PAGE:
Close the Gender Gap in Your C-Suite By Changing Your Approach to Leadership Training - Senior Executive

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L&D Strategy 7 min

Close the Gender Gap in Your C-Suite By Changing Your Approach to Leadership Training

Early on, men tend to get promoted above women. Here’s what you can do to invest in high-potential women employees.

by Liisa Rajala on May 18, 2023


  • Women are often overlooked for leadership and executive roles due to a perceived lack of executive presence, preconceived notions of what a leader looks like, and little to no employer interest in their career development.

  • Learning and development (L&D) executives should create a leadership pipeline by working with managers to measure employees’ career development as a part of their job performance evaluations.

  • L&D leaders, in collaboration with DEI leaders, should also develop mentorship programs and establish peer groups to help support and encourage employees, especially among underrepresented demographics like women.

Women comprise 46.8% of workers in the U.S. But just one in four C-suite leaders is a woman, and only one in 20 is a woman of color, according to a five-year study by McKinsey.

After surveying 400,000 employees at more than 300 organizations from 2017 to 2022, the consulting firm concluded that women get promoted less than men early on in their careers. Just 87% of women and 82% of women of color are promoted to entry-level management positions versus 100% of men. And those figures dwindle at each subsequent level.  

“There is a broken rung,” says Cynthia Adams, chief learning officer at Leadership Circle, a global leadership assessment and coaching consultancy based in the U.S. “Women are underrepresented in leadership, and the [leadership] pipeline is not as robust for women.”

Fixing that rung and adding diversity to your leadership team can help strengthen your company. “I think that is important in the longevity of an organization,” says Trinnie Houghton, executive and team coach at Rippleffect Consulting. “An effective executive team includes both masculine and feminine leadership styles. This is about creating more balance.”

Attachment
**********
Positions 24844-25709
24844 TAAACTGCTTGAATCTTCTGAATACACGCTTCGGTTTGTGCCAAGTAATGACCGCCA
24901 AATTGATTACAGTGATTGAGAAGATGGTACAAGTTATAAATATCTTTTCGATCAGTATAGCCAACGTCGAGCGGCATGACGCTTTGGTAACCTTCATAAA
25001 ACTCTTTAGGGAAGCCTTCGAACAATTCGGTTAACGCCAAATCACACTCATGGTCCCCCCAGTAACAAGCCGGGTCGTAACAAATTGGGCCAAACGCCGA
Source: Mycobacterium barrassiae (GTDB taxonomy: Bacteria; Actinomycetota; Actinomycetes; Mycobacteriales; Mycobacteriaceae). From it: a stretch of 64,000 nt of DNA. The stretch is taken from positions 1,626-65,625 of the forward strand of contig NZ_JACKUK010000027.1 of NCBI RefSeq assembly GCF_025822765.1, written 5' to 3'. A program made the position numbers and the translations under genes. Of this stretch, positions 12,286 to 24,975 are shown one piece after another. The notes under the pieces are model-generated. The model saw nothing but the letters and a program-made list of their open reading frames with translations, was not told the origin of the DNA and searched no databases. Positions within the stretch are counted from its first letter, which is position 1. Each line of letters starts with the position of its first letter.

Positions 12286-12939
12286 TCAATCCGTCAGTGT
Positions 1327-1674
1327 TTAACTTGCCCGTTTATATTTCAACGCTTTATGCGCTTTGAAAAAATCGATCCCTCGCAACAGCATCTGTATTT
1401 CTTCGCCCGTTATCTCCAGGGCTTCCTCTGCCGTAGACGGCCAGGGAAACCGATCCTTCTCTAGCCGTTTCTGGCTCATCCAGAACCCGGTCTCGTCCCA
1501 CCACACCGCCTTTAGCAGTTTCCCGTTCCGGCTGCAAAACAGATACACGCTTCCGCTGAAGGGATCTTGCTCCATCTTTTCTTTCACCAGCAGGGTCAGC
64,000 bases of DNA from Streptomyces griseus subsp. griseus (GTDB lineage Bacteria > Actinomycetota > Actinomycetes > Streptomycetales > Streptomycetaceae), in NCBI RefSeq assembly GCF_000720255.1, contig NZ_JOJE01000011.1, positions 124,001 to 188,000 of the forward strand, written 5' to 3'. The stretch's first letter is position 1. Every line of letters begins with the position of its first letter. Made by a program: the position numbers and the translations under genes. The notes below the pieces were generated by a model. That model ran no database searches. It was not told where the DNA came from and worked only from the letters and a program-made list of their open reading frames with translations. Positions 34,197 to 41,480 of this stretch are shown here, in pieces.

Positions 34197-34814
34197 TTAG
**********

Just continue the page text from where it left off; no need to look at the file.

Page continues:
By implementing actions below, executives can establish a leadership pipeline with a strong foundation of career development and growth opportunities that helps retain high-potential women.

Prioritize emerging leader development as part of supervisors’ responsibilities and a long-term succession plan.

Leaders across teams — including human resources (HR); diversity, equity, and inclusion (DEI); and learning and development (L&D) — contribute to establishing a workplace environment that identifies and supports potential rising stars. Sometimes it’s the role of the CLO to emphasize or embed that focus on leadership development in the company culture, “so it’s something that is valued, that is measured,” says executive coach Joel Garfinkle, author of “Executive Presence: Step Into Your Power, Convey Confidence & Lead With Conviction.” “It’s an expectation, and they try to build it within the company.”

To do that, Houghton says companies should consider an annual talent review, rating employees with a focus on what’s next for the company. Throughout the year, managers at all levels should be trained to regularly check in with employees and discuss their personal goals and career growth opportunities. These individual assessments can help identify emerging leaders, along with their strengths and weaknesses. Managers can then coach employees on leadership areas that require improvement and recognize what support they need to reach the next level.

“Work together on a professional development plan that will demonstrate concrete learning opportunities and track accomplishments. Invite them to interview for growth positions and give honest feedback about career progression,” advises Joyce Newmyer, chief people officer for Adventist Health in Roseville, California.

Train and encourage managers to give emerging women leaders visibility and opportunities to learn and grow.

Indeed, managers must give emerging women leaders access to decision-making tables and opportunities to practice executive skills. “Women need to become comfortable with offering clear opinions, clear feedback, clear contributions, and clear requests and demands,” says Newmyer. “Managers, mentors, and coaches can assist in [the] development of this skill by asking probing questions to help women become comfortable with increased directness and clarity.”

Some questions she recommends:

  • What is the desired outcome?
  • How will your team know what you expect?
  • What possible outcomes have you considered?
  • What other potential solutions might your team suggest?
  • What are potential pitfalls, and how can you mitigate those possibilities?
  • How will you measure success?
  • How can you solicit additional input from your team?
  • What are potential misunderstandings that could threaten a successful outcome?